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BOOT_ALPHA(8) System Manager's Manual (alpha) BOOT_ALPHA(8)

boot_alphaAlpha system bootstrapping procedures

When powered on, the SRM firmware will proceed to its initialization, and will boot an operating system if the auto_action variable is set to “boot” or “restart”, or will wait for interactive commands if set to “halt”.

After a panic, or if the system is rebooted via reboot(8) or shutdown(8), the SRM console will only restart the system if the auto_action variable is set to “boot”.

The SRM console will attempt to boot a kernel named from the boot_file environment variable, on the device listed in the variable. A list of the recognized SRM devices can be obtained with the command show dev at the SRM prompt. If the boot_file variable is not set or empty, /bsd will be used by default.

The kernel will be passed the options listed in the variable. Option letters are case insensitive. The following option letters are recognized:

Boot the system multi-user. This is the default behaviour of the kernel if no flags are specified.
Enter the debugger, ddb(4), as soon as the kernel console has been initialized.
Enter the “User Kernel Configuration” mode upon startup (boot_config(8)).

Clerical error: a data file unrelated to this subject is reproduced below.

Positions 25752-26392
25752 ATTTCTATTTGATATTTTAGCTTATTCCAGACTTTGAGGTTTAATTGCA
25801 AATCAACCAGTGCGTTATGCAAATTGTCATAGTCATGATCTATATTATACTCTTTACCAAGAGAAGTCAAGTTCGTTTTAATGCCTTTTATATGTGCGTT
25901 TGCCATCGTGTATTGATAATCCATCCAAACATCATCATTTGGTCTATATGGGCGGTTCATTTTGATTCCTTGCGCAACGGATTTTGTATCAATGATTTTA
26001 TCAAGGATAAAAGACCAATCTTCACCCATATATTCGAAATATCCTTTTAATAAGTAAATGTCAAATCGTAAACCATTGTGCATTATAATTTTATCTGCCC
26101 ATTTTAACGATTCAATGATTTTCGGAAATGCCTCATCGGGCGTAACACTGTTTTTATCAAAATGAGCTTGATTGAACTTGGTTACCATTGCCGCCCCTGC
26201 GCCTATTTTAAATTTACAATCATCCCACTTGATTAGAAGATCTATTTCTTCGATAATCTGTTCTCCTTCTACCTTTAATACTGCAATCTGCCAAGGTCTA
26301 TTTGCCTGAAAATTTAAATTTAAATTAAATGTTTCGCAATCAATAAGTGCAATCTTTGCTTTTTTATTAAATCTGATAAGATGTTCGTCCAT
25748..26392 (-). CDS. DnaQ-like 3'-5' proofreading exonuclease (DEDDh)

Create a kernel crash dump immediately after the devices have been configured. This option is only available on kernels compiled with "option DEBUG".
On the next system reboot, always halt the system, even if a reboot is required.
Prompt for the root filesystem device after the devices have been configured.
Boot the system single-user.

In case of system crashes, the kernel will usually enter the kernel debugger, ddb(4), unless it is not present in the kernel, or it is disabled via the sysctl. Upon leaving ddb, or if ddb was not entered, the kernel will halt the system if it was still in device configuration phase, or attempt a dump to the configured dump device, if possible. The crash dump will then be recovered by savecore(8) during the next multi-user boot cycle. It is also possible to force other behaviours from ddb.

default system kernel
standalone installation kernel, suitable for disaster recovery
primary bootstrap for “ffs” file system
secondary bootstrap (usually also installed as /boot)
network bootstrap

ddb(4), boot_config(8), halt(8), init(8), installboot(8), reboot(8), savecore(8), setnetbootinfo(8), shutdown(8)

Alpha Architecture Reference Manual Third Edition, Digital Press, Alpha Architecture Committee, 1998.

The device names used by OpenBSD/alpha and the SRM Console often have no relation to each other.

January 3, 2010 OpenBSD-6.3